Institutional members access full text with Ovid®

Share this article on:

Psychosocial difficulties in patients with Parkinson’s disease

Schiavolin, Silviaa; Raggi, Albertoa; Quintas, Ruia,b; Cerniauskaite, Mildaa,c; Giovannetti, Ambra M.a,d; Covelli, Venusiaa,f; Romito, Luigie; Elia, Antonio E.e; Carella, Francescoe; Soliveri, Paolae; Leonardi, Matildea

International Journal of Rehabilitation Research: June 2017 - Volume 40 - Issue 2 - p 112–118
doi: 10.1097/MRR.0000000000000216
Original articles

The aim of this study was to report the most frequent psychosocial difficulties (PSDs) in patients with Parkinson disease (PD), to explore the relationship between PSDs, disability and quality of life (QoL), and to address the predictors of PSDs. Patients with PD were interviewed using a protocol composed of a questionnaire investigating PSDs (PARADISE 24), QoL, disability, comorbidity, and social support questionnaires, scales on resilience, personality traits, and empathy in physician. Most frequent PSDs were reported. Spearman’s correlation was used to address the relationship between PARADISE 24 and QoL and disability measures. Multiple linear regression was performed to investigate predictors of PARADISE 24. Eighty patients were enrolled: 40% women, mean age 61.2 years. The most frequent PSDs were related to cognitive and motor slowness, tiredness, sleeping, facing all things to do, depressive mood, and anxiety. PARADISE 24 were correlated with disability (ρ=0.831) and QoL (ρ=−0.685). Lower QoL, higher disability, early age at onset, and shorter disease duration were significant predictors of PSDs (adjusted R2=0.762). PARADISE 24 is an easy to use questionnaire that could contribute toward describing the impact of PD on patients’ life more extensively, thus helping to define more tailored interventions.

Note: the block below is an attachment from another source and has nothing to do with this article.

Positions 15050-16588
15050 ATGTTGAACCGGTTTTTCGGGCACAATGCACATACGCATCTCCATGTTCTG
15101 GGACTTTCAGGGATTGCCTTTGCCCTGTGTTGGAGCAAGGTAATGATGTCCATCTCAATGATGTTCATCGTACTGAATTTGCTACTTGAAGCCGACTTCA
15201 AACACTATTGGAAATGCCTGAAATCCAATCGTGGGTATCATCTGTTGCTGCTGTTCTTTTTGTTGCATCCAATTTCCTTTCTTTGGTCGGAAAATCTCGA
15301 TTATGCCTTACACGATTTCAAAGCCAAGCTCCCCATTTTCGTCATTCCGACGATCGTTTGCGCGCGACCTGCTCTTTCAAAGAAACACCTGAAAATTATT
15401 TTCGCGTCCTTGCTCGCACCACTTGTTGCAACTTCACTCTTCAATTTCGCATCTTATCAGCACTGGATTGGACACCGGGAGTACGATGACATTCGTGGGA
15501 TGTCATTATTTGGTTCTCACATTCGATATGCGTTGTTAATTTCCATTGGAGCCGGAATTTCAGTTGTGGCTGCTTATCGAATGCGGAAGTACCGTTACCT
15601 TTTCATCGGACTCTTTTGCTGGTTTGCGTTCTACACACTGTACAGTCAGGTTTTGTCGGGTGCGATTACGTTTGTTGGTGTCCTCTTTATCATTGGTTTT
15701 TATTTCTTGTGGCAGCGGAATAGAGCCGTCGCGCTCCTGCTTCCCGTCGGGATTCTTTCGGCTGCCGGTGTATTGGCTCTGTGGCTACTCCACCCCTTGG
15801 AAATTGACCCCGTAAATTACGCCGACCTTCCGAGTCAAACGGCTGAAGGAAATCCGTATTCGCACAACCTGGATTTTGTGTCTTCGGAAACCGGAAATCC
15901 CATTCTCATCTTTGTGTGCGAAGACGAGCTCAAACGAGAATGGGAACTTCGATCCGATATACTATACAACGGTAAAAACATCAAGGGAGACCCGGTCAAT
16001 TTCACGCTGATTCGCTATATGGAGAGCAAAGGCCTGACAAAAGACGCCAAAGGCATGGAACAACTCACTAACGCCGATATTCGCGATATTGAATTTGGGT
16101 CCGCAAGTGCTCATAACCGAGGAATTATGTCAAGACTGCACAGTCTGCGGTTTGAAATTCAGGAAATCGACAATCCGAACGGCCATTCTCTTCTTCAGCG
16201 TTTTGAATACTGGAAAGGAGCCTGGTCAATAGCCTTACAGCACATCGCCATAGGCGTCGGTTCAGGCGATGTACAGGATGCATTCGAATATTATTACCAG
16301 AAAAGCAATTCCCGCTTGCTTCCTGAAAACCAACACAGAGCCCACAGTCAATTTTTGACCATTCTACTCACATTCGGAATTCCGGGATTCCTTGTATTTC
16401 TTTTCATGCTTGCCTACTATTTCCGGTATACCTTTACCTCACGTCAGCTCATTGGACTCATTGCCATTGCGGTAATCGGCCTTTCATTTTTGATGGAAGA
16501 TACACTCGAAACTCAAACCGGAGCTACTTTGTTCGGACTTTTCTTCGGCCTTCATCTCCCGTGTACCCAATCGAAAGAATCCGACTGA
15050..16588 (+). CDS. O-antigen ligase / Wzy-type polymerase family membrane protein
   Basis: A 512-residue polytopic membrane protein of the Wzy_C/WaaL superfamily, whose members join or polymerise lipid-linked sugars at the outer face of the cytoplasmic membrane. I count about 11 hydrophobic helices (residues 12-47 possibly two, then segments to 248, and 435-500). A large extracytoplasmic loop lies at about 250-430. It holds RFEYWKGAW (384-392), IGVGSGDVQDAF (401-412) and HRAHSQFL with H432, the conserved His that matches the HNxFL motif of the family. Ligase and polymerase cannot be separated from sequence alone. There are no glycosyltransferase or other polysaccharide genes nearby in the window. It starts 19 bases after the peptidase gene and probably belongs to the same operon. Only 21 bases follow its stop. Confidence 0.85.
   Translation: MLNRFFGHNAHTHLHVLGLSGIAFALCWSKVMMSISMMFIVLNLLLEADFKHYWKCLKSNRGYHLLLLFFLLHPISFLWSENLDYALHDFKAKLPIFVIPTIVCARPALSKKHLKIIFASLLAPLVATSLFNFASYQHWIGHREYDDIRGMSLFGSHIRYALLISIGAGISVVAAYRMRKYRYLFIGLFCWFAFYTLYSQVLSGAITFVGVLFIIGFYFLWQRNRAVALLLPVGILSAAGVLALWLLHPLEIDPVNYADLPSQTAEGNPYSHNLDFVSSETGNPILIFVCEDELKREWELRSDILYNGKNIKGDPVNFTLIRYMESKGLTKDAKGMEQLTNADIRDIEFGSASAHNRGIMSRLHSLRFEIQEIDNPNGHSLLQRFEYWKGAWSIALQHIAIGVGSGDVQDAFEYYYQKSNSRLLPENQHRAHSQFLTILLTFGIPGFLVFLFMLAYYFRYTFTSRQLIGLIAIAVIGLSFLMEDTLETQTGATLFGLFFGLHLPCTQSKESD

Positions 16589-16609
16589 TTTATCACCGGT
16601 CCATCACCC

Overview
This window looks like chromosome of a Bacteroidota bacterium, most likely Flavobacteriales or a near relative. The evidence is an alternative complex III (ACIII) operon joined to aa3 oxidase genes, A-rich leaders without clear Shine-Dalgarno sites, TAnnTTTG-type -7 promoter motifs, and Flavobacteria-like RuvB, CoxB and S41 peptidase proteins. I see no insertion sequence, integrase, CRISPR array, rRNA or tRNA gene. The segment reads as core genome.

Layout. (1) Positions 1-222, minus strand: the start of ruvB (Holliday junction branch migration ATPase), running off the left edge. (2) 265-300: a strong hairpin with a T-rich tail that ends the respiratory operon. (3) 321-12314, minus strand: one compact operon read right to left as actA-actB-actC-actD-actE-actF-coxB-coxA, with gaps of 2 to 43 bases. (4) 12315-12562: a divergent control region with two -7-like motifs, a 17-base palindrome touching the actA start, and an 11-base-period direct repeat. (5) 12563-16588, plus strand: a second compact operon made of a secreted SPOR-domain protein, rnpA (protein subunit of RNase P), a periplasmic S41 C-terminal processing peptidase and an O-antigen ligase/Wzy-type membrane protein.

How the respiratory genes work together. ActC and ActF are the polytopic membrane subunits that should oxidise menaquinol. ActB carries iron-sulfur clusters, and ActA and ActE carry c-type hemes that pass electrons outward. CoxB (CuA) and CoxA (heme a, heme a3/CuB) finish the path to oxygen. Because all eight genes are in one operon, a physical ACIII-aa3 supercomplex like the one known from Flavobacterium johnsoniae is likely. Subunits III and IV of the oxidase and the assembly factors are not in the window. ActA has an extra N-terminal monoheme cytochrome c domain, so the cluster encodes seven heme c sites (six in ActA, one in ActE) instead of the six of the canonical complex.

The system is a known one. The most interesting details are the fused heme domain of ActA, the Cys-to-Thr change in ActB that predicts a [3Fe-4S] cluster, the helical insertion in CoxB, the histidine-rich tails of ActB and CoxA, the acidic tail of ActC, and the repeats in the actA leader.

aScientific Directorate, Neurology, Public Health, Disability Unit

bDepartment of Neurology VII - Clinical and Experimental Epileptology Unit

cDepartment of Neurosurgery, Radiotherapy Unit

dDepartment of Neuroimmunology and Neuromuscular Diseases

eDepartment of Neurology, Movement Disorders Unit, Neurological Institute C. Besta IRCCS Foundation

fDepartment of Psychology, e-Campus University, Milan, Italy

Correspondence to Silvia Schiavolin, PsyD, Neurology, Public Health, Disability Unit, Neurological Institute C. Besta IRCCS Foundation, Via Celoria 11, Milan 20133, Italy Tel: +39 02 2394 2949; fax: +39 02 2394 2442; e-mail: silvia.schiavolin@istituto-besta.it

Received June 13, 2016

Accepted January 3, 2017

Copyright © 2017 Wolters Kluwer Health, Inc. All rights reserved.